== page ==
author haftmann Wed Jul 14 12:27:44 2010 +0200 (2010-07-14) changeset 37817 71e5546b1965 parent 37791 0d6b64060543 child 37932 d00a3f47b607 permissions -rw-r--r--
tuned infix syntax
     1 (*  Title:      HOL/Library/State_Monad.thy

     2     Author:     Florian Haftmann, TU Muenchen

     3 *)

     4

     5 header {* Combinator syntax for generic, open state monads (single threaded monads) *}

     6

     7 theory State_Monad

     8 imports Monad_Syntax

     9 begin

    10

    11 subsection {* Motivation *}

    12

    13 text {*

    14   The logic HOL has no notion of constructor classes, so

    15   it is not possible to model monads the Haskell way

    16   in full genericity in Isabelle/HOL.

    17

    18   However, this theory provides substantial support for

    19   a very common class of monads: \emph{state monads}

    20   (or \emph{single-threaded monads}, since a state

    21   is transformed single-threaded).

    22

    23   To enter from the Haskell world,

    24   \url{http://www.engr.mun.ca/~theo/Misc/haskell_and_monads.htm}

    25   makes a good motivating start.  Here we just sketch briefly

    26   how those monads enter the game of Isabelle/HOL.

    27 *}

    28

    29 subsection {* State transformations and combinators *}

    30

    31 text {*

    32   We classify functions operating on states into two categories:

    33

    34   \begin{description}

    35     \item[transformations]

    36       with type signature @{text "\<sigma> \<Rightarrow> \<sigma>'"},

    37       transforming a state.

    38     \item[yielding'' transformations]

    39       with type signature @{text "\<sigma> \<Rightarrow> \<alpha> \<times> \<sigma>'"},

    40       yielding'' a side result while transforming a state.

    41     \item[queries]

    42       with type signature @{text "\<sigma> \<Rightarrow> \<alpha>"},

    43       computing a result dependent on a state.

    44   \end{description}

    45

    46   By convention we write @{text "\<sigma>"} for types representing states

    47   and @{text "\<alpha>"}, @{text "\<beta>"}, @{text "\<gamma>"}, @{text "\<dots>"}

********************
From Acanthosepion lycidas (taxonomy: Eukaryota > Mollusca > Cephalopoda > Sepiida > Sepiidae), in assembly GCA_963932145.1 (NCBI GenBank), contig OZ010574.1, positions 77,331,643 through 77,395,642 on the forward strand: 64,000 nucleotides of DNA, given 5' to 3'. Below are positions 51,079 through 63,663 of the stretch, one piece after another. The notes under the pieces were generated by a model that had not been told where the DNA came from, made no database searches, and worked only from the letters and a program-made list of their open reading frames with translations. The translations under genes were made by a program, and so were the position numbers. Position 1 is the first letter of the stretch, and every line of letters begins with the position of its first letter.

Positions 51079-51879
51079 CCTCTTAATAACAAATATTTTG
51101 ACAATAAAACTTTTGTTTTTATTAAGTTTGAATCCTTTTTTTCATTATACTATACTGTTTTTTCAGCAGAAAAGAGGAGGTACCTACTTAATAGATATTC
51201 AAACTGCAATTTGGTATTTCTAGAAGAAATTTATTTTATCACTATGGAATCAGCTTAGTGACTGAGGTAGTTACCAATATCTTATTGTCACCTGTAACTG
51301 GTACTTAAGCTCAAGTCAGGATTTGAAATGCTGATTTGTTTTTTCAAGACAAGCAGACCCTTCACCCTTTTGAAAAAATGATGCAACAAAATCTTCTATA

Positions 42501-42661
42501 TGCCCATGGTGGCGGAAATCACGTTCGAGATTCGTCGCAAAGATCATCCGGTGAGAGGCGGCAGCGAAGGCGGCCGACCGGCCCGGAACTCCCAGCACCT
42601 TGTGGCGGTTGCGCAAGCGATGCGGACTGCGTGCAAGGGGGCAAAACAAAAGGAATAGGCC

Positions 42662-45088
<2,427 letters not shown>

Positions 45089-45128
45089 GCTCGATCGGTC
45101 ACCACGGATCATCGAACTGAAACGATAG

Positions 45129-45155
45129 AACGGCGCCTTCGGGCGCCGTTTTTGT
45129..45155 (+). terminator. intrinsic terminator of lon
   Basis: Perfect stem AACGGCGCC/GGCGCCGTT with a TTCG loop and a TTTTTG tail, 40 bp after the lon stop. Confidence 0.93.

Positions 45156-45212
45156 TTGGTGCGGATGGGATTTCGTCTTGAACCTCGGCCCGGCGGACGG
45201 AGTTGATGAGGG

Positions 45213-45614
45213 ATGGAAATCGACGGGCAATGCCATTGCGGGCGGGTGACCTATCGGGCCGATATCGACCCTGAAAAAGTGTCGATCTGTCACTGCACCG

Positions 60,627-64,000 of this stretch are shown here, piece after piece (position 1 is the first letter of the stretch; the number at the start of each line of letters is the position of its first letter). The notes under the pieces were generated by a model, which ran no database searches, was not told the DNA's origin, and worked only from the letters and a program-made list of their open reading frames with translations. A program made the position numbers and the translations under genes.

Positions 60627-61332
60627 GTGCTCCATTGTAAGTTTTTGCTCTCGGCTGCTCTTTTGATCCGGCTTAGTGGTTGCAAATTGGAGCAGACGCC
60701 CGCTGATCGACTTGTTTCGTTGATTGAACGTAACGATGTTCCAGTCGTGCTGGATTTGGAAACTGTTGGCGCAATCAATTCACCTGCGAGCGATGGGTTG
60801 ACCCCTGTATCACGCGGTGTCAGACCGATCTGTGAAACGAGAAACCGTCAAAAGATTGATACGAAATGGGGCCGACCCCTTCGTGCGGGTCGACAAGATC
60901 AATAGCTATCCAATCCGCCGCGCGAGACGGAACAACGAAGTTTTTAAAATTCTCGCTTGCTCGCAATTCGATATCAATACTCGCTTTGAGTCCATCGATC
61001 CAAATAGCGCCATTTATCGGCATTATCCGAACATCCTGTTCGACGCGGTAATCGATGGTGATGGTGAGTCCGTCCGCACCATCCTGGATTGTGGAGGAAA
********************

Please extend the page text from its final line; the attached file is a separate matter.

48   for types representing side results.  Type changes due

    49   to transformations are not excluded in our scenario.

    50

    51   We aim to assert that values of any state type @{text "\<sigma>"}

    52   are used in a single-threaded way: after application

    53   of a transformation on a value of type @{text "\<sigma>"}, the

    54   former value should not be used again.  To achieve this,

    55   we use a set of monad combinators:

    56 *}

    57

    58 notation fcomp (infixl "\<circ>>" 60)

    59 notation scomp (infixl "\<circ>\<rightarrow>" 60)

    60

    61 abbreviation (input)

    62   "return \<equiv> Pair"

    63

    64 text {*

    65   Given two transformations @{term f} and @{term g}, they

    66   may be directly composed using the @{term "op \<circ>>"} combinator,

    67   forming a forward composition: @{prop "(f \<circ>> g) s = f (g s)"}.

    68

    69   After any yielding transformation, we bind the side result

    70   immediately using a lambda abstraction.  This

    71   is the purpose of the @{term "op \<circ>\<rightarrow>"} combinator:

    72   @{prop "(f \<circ>\<rightarrow> (\<lambda>x. g)) s = (let (x, s') = f s in g s')"}.

    73

    74   For queries, the existing @{term "Let"} is appropriate.

    75

    76   Naturally, a computation may yield a side result by pairing

    77   it to the state from the left;  we introduce the

    78   suggestive abbreviation @{term return} for this purpose.

    79

    80   The most crucial distinction to Haskell is that we do

    81   not need to introduce distinguished type constructors

    82   for different kinds of state.  This has two consequences:

    83   \begin{itemize}

    84     \item The monad model does not state anything about

    85        the kind of state; the model for the state is

    86        completely orthogonal and may be

    87        specified completely independently.

    88     \item There is no distinguished type constructor

    89        encapsulating away the state transformation, i.e.~transformations

    90        may be applied directly without using any lifting

    91        or providing and dropping units (open monad'').

    92     \item The type of states may change due to a transformation.

    93   \end{itemize}

    94 *}

    95

    96

    97 subsection {* Monad laws *}

    98

    99 text {*

   100   The common monadic laws hold and may also be used

   101   as normalization rules for monadic expressions:

   102 *}

   103

   104 lemmas monad_simp = Pair_scomp scomp_Pair id_fcomp fcomp_id

   105   scomp_scomp scomp_fcomp fcomp_scomp fcomp_assoc

   106

   107 text {*

   108   Evaluation of monadic expressions by force:

   109 *}

   110

   111 lemmas monad_collapse = monad_simp fcomp_apply scomp_apply split_beta

   112

   113

   114 subsection {* Do-syntax *}

   115

   116 setup {*

   117   Adhoc_Overloading.add_variant @{const_name bind} @{const_name scomp}

   118 *}

   119

   120

   121 text {*

   122   For an example, see HOL/Extraction/Higman.thy.

   123 *}

   124

   125 end